An articulate, passionate, and illuminating work that makes a sound contribution to leadership literature.




A debut business leadership book emphasizes balance.

An overabundance of leadership books may evoke a jaundiced reaction from business executives to anything new, but Heflich’s effort is not a throwaway. His theme revolves around the notion that balance, in the broadest sense of the word, makes for effective leadership. The author recognizes the nuances of the word, suggesting: “Balance does not imply compromise or a middle-of-the-road approach.…Do you see the importance of balance and the trade-off of cost with benefit involved in each decision? The trade-off is inescapable, and the balance that you choose is defining!” With that premise in mind, the volume addresses balance in somewhat lengthy chapters that are, at least, nicely subdivided into manageable chunks of information. Each chapter concerns balance as it applies to leadership attributes, such as directing others, communicating, facing management challenges, and making decisions. Heflich, whose background is in manufacturing, offers astute observations that apply generally across all forms of business, and they are both well-founded and experience-based. The author draws on other sources, employs good examples, and writes with a keen sense of perspective. The advice he doles out to the individual leader is particularly on-target. The chapter “Balance in Leading Yourself,” while encompassing such traditional components as mission, vision, and values, speaks directly to an executive’s personal qualities. For example, Heflich writes eloquently about emotional intelligence, which he says “is about accepting responsibility for our behaviors.” His view of wisdom is also meaningful. While “smart” people may consider the facts, writes the author, “wise” ones size up “a situation by considering the facts on hand, but in addition, they consider their values and goals.” Other intriguing sections in this particularly engrossing chapter include “Risking Your Job to Save It,” “Adequacy and Inadequacy,” and “Work-Life Balance.” Throughout the well-conceived book, Heflich exudes a quiet competence and calmness, writing from the viewpoint of someone who has critically scrutinized the behaviors of himself and other executives. “The balance you strike,” concludes the author, “defines you as a leader and a person.”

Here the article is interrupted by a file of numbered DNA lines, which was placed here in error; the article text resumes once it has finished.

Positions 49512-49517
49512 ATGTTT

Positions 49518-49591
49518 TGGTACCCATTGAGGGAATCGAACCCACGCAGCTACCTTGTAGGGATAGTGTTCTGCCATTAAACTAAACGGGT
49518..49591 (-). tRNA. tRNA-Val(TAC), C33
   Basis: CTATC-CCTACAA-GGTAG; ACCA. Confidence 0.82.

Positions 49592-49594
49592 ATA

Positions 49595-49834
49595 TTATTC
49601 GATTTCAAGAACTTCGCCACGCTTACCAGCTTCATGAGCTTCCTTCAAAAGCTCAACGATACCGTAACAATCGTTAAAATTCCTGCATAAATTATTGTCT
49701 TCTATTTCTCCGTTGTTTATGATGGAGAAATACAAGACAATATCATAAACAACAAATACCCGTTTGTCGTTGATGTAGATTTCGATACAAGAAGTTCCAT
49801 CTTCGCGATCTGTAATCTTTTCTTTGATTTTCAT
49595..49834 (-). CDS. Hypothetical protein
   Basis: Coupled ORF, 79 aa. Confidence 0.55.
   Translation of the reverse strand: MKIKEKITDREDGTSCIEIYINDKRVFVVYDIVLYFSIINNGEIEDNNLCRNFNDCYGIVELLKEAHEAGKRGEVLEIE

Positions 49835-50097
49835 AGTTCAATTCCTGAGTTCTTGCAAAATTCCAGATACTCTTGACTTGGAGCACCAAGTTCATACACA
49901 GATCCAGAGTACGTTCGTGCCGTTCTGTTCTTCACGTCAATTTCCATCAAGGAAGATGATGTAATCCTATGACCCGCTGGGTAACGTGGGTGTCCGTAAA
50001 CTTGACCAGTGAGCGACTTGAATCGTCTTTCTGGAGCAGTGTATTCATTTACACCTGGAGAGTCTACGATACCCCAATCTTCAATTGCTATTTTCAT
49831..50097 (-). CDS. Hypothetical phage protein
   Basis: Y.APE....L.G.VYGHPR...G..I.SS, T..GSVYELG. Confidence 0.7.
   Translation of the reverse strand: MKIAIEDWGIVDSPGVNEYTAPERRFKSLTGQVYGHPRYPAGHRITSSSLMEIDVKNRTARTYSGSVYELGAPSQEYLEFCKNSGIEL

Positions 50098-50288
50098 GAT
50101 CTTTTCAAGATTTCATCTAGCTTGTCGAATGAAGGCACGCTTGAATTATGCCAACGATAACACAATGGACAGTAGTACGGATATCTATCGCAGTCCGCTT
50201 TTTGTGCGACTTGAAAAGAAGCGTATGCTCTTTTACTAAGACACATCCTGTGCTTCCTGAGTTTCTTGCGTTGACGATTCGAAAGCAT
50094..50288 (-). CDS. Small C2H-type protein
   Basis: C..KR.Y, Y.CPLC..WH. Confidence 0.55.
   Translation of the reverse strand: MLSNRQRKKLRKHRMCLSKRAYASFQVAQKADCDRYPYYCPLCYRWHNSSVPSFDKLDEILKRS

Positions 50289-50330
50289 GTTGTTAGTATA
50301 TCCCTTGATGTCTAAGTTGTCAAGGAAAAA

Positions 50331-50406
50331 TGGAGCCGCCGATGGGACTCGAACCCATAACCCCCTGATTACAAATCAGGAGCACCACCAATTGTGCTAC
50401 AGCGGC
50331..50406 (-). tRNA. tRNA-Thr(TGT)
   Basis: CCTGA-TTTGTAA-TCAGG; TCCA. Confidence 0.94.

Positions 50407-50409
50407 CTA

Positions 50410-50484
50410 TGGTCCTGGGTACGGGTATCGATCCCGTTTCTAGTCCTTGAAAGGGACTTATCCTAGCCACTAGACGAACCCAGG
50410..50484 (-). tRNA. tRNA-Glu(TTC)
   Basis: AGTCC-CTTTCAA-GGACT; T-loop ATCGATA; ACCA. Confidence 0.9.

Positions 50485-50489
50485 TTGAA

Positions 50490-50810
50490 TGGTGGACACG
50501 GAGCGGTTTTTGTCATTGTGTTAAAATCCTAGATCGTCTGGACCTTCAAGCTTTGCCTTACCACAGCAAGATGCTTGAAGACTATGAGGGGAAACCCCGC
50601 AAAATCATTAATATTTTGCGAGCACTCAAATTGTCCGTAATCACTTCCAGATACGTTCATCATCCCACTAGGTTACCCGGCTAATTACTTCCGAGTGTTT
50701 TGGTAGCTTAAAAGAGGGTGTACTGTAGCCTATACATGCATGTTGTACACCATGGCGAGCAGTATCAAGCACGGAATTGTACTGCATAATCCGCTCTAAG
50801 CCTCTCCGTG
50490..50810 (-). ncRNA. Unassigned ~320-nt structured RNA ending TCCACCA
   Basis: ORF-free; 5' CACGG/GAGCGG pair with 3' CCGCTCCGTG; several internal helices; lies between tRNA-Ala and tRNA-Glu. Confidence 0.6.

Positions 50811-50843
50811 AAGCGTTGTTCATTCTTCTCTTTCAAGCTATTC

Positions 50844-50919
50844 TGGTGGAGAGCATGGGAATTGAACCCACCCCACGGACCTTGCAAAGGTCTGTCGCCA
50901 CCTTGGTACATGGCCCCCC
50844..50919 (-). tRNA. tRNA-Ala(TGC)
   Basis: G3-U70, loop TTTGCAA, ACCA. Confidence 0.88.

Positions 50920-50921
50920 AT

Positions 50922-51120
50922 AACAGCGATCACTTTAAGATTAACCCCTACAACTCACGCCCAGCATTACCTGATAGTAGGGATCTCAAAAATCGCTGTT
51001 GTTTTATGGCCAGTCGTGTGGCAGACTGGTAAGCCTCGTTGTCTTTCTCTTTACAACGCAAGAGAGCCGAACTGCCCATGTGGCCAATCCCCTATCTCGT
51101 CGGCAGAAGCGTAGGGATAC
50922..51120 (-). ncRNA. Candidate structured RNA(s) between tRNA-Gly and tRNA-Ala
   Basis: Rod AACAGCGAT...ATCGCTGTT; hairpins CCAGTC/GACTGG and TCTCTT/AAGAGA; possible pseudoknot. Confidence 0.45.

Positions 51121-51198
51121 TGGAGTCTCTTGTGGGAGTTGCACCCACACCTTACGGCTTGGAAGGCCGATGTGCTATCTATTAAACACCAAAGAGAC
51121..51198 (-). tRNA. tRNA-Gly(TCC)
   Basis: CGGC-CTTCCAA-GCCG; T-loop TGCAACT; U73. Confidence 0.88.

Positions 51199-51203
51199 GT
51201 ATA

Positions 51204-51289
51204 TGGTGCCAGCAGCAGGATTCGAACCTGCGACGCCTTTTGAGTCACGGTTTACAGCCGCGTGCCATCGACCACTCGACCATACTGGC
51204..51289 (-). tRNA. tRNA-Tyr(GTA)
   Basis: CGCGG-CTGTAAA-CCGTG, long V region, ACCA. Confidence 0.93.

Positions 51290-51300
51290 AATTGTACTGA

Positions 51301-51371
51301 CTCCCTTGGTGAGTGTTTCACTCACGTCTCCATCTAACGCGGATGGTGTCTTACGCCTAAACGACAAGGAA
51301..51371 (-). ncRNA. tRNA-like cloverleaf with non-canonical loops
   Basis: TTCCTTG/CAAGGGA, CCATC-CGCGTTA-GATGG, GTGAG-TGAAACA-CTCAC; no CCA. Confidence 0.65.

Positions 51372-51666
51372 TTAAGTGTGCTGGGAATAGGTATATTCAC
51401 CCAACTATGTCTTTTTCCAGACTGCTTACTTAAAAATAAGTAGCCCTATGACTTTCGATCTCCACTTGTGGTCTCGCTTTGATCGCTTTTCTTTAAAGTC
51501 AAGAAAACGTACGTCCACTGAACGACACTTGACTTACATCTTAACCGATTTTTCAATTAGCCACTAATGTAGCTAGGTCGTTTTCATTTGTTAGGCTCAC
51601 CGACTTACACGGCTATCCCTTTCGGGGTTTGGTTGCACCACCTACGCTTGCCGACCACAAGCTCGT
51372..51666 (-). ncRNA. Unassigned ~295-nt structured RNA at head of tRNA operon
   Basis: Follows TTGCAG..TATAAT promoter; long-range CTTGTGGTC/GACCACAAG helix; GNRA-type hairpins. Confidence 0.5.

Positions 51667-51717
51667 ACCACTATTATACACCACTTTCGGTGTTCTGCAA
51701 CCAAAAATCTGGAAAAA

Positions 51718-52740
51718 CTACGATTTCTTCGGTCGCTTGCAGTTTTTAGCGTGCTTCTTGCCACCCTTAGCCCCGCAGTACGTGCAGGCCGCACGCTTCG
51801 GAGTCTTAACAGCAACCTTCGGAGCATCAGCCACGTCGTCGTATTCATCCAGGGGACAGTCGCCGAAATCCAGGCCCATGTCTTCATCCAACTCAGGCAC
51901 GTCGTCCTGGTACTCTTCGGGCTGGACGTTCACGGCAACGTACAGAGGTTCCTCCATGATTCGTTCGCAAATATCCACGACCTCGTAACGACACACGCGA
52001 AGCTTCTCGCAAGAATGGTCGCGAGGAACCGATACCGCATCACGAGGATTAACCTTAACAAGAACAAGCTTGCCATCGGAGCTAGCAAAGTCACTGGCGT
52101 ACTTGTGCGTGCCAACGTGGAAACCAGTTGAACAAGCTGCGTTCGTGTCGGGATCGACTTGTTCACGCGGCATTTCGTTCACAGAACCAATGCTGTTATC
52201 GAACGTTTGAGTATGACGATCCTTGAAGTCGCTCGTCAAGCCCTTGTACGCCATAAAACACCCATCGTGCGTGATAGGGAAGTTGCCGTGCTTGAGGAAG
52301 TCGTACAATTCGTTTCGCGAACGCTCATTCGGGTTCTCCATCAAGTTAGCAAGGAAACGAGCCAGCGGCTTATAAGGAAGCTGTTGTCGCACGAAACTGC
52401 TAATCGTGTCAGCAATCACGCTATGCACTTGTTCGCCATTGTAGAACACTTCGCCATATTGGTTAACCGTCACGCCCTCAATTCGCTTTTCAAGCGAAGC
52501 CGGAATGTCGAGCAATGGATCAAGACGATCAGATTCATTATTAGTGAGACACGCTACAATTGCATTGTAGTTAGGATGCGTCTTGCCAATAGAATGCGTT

An articulate, passionate, and illuminating work that makes a sound contribution to leadership literature.

Pub Date: June 8, 2018

ISBN: 978-1-5320-4427-4

Page Count: 250

Publisher: iUniverse

Review Posted Online: Aug. 27, 2018

Kirkus Reviews Issue: Oct. 1, 2018

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Occasionally wonky but overall a good case for how the dismal science can make the world less—well, dismal.


“Quality of life means more than just consumption”: Two MIT economists urge that a smarter, more politically aware economics be brought to bear on social issues.